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Sink Ya Teeth
Sink Ya Teeth Julian Marszalek , June 18th, 2018 10:39

Readers with long memories and/or a keen sense of pop history will recall Bang Bang Machine’s magnificent ‘Geek Love’, a nine-minute epic that topped John Peel’s Festive Fifty in 1993. So wonderful was the record that Peel was moved to opine, “Even if they never made another record, they'll have achieved more than most of us do in our entire lives.” Sadly, they did and in the process turned into an unfortunate ersatz hybrid of U2 and Curve.

It’s a case worth recalling, especially when it comes to Norwich synth-pop duo Sink Ya Teeth. Last year’s ‘If You See Me’ was one of those singles that seemingly appeared out of nowhere to make you realise that actually, This is what you’ve been waiting for. A superb blend of melancholia, deep house and bpms pitched at tranced and zoned-out grooves, its pop sensibility was accompanied by a video depicting what looks like the best house party you’d hope to get an invite to. Or successfully crash.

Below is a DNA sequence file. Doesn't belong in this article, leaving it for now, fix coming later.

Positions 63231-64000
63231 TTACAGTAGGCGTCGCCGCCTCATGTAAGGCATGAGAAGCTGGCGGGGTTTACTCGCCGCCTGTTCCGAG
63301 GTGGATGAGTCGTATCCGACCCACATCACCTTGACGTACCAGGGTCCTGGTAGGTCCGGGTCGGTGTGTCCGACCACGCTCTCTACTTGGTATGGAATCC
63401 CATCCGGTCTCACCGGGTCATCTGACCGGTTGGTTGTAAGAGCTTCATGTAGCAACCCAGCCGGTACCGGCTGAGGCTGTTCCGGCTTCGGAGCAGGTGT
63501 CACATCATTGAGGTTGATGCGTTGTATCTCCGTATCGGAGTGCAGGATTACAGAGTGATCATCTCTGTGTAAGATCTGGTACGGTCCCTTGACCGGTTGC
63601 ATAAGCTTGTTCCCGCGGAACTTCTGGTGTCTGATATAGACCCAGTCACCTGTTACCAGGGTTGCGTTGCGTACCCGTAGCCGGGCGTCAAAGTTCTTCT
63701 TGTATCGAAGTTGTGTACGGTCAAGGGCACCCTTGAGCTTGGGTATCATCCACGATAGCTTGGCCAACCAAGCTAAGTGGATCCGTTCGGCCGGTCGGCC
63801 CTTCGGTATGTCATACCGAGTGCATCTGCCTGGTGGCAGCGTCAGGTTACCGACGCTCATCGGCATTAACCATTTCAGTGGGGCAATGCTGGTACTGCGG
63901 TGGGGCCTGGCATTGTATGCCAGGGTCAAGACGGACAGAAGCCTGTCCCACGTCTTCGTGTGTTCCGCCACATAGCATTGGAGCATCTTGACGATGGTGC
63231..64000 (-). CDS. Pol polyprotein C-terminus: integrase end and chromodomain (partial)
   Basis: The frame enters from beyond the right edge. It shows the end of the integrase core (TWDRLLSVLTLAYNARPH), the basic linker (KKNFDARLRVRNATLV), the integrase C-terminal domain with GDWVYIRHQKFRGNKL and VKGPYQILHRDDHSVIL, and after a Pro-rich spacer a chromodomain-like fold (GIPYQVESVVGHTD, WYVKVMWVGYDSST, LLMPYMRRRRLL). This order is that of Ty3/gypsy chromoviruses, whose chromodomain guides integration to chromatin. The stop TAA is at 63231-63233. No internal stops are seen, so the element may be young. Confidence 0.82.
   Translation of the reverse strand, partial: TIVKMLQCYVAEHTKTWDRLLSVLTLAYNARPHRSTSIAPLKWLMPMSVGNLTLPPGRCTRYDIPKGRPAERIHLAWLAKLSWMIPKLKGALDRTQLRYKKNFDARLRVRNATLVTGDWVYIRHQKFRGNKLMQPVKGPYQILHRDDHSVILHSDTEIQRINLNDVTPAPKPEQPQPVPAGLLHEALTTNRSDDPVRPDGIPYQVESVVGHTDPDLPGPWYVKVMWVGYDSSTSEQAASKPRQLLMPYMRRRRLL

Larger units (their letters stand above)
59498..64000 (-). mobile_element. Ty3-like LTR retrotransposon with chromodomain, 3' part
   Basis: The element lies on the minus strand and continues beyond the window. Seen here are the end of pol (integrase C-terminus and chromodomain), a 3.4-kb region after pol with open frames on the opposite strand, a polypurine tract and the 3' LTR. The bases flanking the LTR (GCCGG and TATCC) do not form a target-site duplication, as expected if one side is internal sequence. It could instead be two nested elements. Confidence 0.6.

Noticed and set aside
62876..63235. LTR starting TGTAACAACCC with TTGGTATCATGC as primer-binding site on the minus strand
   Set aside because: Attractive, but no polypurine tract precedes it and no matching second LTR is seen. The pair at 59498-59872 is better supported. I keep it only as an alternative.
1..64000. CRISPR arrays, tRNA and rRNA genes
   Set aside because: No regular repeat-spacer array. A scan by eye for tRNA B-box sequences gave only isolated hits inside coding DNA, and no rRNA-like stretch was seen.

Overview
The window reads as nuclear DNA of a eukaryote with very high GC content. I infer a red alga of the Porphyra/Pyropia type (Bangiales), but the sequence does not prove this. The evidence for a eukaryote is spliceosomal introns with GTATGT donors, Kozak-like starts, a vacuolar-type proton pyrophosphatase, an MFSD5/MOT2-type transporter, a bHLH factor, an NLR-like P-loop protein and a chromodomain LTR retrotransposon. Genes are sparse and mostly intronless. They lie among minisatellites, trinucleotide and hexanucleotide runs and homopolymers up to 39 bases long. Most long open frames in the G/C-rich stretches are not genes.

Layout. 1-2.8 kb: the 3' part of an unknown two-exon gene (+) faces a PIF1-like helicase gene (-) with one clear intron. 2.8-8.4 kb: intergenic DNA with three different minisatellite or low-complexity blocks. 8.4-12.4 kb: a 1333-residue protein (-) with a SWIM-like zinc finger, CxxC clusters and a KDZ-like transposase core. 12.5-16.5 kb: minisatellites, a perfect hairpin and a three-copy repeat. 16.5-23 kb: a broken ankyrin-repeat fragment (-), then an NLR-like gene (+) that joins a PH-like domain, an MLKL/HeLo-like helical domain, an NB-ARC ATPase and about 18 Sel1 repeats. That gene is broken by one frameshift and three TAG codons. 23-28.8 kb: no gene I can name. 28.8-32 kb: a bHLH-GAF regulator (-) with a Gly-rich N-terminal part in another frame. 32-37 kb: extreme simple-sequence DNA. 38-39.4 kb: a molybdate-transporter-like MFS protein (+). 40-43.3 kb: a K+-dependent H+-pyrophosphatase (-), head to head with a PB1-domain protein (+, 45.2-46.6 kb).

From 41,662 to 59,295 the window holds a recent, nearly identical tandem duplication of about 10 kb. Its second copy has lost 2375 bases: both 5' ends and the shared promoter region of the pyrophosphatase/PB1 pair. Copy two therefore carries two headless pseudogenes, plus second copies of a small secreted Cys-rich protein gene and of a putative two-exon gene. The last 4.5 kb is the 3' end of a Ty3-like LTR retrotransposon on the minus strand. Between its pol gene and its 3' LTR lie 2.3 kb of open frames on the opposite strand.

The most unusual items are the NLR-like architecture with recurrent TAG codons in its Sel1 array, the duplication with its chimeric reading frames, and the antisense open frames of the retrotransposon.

So was this to be one-off? I need not have feared. Subsequent releases have proved that this was the start of something good while their live gigs revealed a duo with a personality that’s unconcerned with any notions of cool and more focused on fun and inclusivity. And yet for all that, there lies a sense of ennui at the heart of their music, a feeling of alienation that sums up the mood of the closing years of this decade.

Not that this is a depressing album; far from it. Sink Ya Teeth’s musical touchstones are 80s house, the TR-808 and shades of New Order and ESG, they share an aesthetic with LCD Soundsystem and Nick Höppner. ‘Petrol Blue’ is a case in point, fuelled by insistent beats and pulses, Gemma Cullingford’s economic yet effective bass playing and Maria Uzor’s voice, which somehow manages to sound detached yet engaged.

It’s this sense of juxtaposition – social awkwardness and feelings of loneliness set against the union of dancing – that beats at the heart of Sink Ya Teeth’s debut. You’ll find it in the beeps and bleeps of ‘Friends’ and the bounce of ‘Substitutes’. But there’s hope, too, as we’re assured on the hands-in-the-air banger that is ‘Control’: “Surround yourself with all your friends / Who vow to try to make amends with you.”

The only, minor caveat is that the songs end a little too abruptly. But there’s enough good music here to listen to over and over and to get you giddy about what Sink Ya Teeth will do next.

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